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darioizzo2

Comparing published scientific journal articles to their pre-print versions | SpringerLink - 0 views

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    The academic journals scam (in general) is quantified.
darioizzo2

Scientists Create Simple Synthetic Cell That Grows and Divides Normally | NIST - 0 views

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    scary, I think?
Marcus Maertens

Scientists establish freaky two-way communications with lucid dreamers - 0 views

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    Success rate is a little questionable, but as a proof of concept this is good enough I guess.
darioizzo2

Google ad tracking won't use your browser history - Android Authority - 0 views

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    YAY!!
richbee

Scientists have taught spinach to send emails and it could warn us about climate change... - 0 views

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    Let's hope these researchers remember to check their spam folder...
marenr

Semantic Parsing Using Content and Context: A Case Study from Requirements Elicitation ... - 0 views

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    Research group is working on turning texts into executable code.
marenr

NeuroNex - Odor2Action - 0 views

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    Let's keep a eye on this... Animals use odor cues to navigate through their environments, helping them locate targets and assess danger. Much of how animal brains organize, read out, and respond to odor stimuli across spatial and temporal scales is not well understood. To tackle these questions, Odor2Action uses a highly interdisciplinary team science approach. Our work uses fruit fly, honeybee, and mouse models to determine how neural representations of odor are generated, reformatted, and translated to generate useful behaviors that guide how animals interact with their environment.
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    reminds me of the methan smelling source finding study we did ...
koskons

Japan developing wooden satellites to cut space junk - 1 views

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    Couldn't find more details on this but sounds interesting.
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    interesting indeed as a concept and to explore how far one can go to overcome some of the natural deficiencies of wood. regarding the main purpose of debris avoidance, it's typically not the structure that survives re-entry and one would have to see the environmental effect of what would be released in the atmosphere when burning.
pablo_gomez

paperswithcode.com added Astronomy (and other fields) - 0 views

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    Also Physics, Math, Statistics, CS , see https://portal.paperswithcode.com/
darioizzo2

Could the first lunar habitat be 3D-printed with moon dust? - 0 views

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    Nice renders!!!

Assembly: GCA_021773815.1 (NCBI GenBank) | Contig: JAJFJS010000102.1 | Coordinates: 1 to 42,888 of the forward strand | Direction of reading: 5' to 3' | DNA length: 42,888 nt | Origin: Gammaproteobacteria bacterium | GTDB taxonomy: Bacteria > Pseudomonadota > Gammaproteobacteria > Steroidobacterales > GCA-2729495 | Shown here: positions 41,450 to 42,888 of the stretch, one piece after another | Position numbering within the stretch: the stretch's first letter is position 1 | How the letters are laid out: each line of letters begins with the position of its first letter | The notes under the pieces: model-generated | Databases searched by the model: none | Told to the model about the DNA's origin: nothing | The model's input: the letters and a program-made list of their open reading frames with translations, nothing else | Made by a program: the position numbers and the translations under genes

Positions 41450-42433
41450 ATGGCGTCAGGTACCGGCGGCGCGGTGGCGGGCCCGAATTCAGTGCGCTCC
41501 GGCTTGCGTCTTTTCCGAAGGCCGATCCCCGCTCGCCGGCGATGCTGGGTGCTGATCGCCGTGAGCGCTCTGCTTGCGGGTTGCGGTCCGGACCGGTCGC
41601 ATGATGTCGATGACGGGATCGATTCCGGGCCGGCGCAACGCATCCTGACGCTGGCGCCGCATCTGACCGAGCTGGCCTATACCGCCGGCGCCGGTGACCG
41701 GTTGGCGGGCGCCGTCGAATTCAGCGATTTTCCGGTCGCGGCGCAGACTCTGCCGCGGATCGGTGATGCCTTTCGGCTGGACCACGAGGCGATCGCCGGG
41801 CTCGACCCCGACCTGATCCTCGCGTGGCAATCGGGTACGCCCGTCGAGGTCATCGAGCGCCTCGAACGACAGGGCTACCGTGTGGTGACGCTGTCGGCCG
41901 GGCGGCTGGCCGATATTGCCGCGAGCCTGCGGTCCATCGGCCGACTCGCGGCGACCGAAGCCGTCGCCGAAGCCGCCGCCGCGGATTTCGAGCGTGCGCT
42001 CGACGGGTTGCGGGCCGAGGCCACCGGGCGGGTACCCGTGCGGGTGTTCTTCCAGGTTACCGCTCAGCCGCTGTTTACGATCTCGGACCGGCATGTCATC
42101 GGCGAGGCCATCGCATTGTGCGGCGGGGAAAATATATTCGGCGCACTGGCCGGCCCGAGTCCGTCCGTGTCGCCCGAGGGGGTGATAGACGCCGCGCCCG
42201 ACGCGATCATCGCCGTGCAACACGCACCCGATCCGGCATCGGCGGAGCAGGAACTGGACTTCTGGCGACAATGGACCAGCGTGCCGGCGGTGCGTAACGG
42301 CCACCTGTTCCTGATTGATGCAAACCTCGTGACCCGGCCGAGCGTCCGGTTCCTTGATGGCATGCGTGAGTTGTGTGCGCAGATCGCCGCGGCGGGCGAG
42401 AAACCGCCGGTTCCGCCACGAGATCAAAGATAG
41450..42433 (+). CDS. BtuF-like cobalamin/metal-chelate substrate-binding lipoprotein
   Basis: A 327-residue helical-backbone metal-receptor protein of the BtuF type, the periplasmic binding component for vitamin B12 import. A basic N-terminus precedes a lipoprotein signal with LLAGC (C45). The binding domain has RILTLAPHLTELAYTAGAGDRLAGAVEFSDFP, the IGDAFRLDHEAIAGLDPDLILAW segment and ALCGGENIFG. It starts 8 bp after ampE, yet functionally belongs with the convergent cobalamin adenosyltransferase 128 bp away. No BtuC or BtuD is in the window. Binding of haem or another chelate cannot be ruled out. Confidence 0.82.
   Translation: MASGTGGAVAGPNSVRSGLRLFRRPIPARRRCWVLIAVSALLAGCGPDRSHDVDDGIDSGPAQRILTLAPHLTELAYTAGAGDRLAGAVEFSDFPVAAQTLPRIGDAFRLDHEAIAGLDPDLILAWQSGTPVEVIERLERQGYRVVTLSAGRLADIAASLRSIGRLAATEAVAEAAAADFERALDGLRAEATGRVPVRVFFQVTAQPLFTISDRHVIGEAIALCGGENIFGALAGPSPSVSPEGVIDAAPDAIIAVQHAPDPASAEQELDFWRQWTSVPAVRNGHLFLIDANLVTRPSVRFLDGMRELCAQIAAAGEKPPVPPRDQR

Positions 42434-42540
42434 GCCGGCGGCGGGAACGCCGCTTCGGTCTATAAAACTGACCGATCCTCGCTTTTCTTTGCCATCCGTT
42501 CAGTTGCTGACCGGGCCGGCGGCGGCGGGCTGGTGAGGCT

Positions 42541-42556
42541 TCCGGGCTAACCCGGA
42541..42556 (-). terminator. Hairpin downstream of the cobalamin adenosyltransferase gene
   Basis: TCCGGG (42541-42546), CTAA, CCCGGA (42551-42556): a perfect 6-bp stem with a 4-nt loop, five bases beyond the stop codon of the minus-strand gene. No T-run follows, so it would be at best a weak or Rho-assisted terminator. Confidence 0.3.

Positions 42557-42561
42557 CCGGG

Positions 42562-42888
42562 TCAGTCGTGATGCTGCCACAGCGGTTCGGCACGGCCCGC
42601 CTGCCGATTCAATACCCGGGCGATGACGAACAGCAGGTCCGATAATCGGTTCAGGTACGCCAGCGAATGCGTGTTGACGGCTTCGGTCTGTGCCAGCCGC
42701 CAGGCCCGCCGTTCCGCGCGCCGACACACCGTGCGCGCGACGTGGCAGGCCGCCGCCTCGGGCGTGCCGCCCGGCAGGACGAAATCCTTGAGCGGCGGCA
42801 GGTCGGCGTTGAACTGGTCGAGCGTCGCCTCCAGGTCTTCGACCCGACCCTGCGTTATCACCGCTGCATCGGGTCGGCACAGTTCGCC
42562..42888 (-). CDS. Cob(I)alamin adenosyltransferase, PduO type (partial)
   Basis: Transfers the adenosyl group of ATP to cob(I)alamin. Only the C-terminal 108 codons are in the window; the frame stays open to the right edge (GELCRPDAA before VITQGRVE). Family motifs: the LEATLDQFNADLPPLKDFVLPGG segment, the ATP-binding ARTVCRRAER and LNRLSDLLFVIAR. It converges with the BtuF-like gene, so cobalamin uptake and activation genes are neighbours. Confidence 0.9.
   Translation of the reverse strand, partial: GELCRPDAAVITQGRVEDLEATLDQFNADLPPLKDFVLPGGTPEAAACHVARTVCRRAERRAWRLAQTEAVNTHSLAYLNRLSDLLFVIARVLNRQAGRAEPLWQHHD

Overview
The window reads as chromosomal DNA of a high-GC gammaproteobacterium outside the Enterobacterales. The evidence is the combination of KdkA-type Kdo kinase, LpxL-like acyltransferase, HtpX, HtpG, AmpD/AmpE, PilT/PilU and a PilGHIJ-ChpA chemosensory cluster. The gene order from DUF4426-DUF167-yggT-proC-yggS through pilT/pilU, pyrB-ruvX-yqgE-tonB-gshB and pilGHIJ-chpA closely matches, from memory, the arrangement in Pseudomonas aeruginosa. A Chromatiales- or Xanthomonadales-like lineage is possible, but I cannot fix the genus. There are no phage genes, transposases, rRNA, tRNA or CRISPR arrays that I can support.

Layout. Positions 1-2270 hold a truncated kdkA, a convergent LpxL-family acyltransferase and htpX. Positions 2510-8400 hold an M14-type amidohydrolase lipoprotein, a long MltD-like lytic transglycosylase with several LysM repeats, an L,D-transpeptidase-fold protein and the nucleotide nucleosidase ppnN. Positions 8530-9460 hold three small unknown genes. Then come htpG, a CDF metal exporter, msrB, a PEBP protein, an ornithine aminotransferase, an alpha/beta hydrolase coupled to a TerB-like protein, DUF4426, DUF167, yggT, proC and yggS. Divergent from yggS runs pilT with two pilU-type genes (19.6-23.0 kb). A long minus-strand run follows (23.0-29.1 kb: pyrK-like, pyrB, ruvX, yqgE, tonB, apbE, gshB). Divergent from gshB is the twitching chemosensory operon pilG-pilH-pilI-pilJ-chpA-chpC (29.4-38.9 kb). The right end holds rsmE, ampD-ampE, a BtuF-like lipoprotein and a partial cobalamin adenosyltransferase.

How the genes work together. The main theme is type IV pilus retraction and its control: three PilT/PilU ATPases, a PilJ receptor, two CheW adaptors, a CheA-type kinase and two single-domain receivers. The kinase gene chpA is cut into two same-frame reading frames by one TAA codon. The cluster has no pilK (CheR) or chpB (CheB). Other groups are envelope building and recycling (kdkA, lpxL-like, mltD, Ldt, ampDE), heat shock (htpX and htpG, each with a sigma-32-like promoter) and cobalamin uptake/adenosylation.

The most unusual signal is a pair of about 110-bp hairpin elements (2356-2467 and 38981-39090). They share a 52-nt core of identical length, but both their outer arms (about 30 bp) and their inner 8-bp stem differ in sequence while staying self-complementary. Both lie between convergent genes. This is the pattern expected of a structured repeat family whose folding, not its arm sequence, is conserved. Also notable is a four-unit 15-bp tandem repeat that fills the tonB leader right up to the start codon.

darioizzo2

GitHub abandons 'master' term to avoid slavery row - BBC News - 0 views

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    Seems a huge tribute to pilitical correctness, exaggerated to me from a country who has Trump as president too :)
htoftevaag

Machine Learning for Accelerated and Inverse Metasurface Design - 0 views

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    If you have 45 minutes and you want to learn a bit about inverse design of metasurfaces using machine learning, then I would highly recommend this talk. I found it very easy to follow both the physics and machine learning parts of it.
Luís F. Simões

Why Is It So Hard to Predict the Future? - The Atlantic - 1 views

  • The Peculiar Blindness of Experts Credentialed authorities are comically bad at predicting the future. But reliable forecasting is possible.
  • The result: The experts were, by and large, horrific forecasters. Their areas of specialty, years of experience, and (for some) access to classified information made no difference. They were bad at short-term forecasting and bad at long-term forecasting. They were bad at forecasting in every domain. When experts declared that future events were impossible or nearly impossible, 15 percent of them occurred nonetheless. When they declared events to be a sure thing, more than one-quarter of them failed to transpire. As the Danish proverb warns, “It is difficult to make predictions, especially about the future.”
  • Tetlock and Mellers found that not only were the best forecasters foxy as individuals, but they tended to have qualities that made them particularly effective collaborators. They were “curious about, well, really everything,” as one of the top forecasters told me. They crossed disciplines, and viewed their teammates as sources for learning, rather than peers to be convinced. When those foxes were later grouped into much smaller teams—12 members each—they became even more accurate. They outperformed—by a lot—a group of experienced intelligence analysts with access to classified data.
  • ...1 more annotation...
  • This article is adapted from David Epstein’s book Range: Why Generalists Triumph in a Specialized World.
LeopoldS

Orbit Fab to launch first fuel tanker in 2021 with Spaceflight - SpaceNews - 1 views

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    interesting approach, quite a gamble in my view but moving in the right direction
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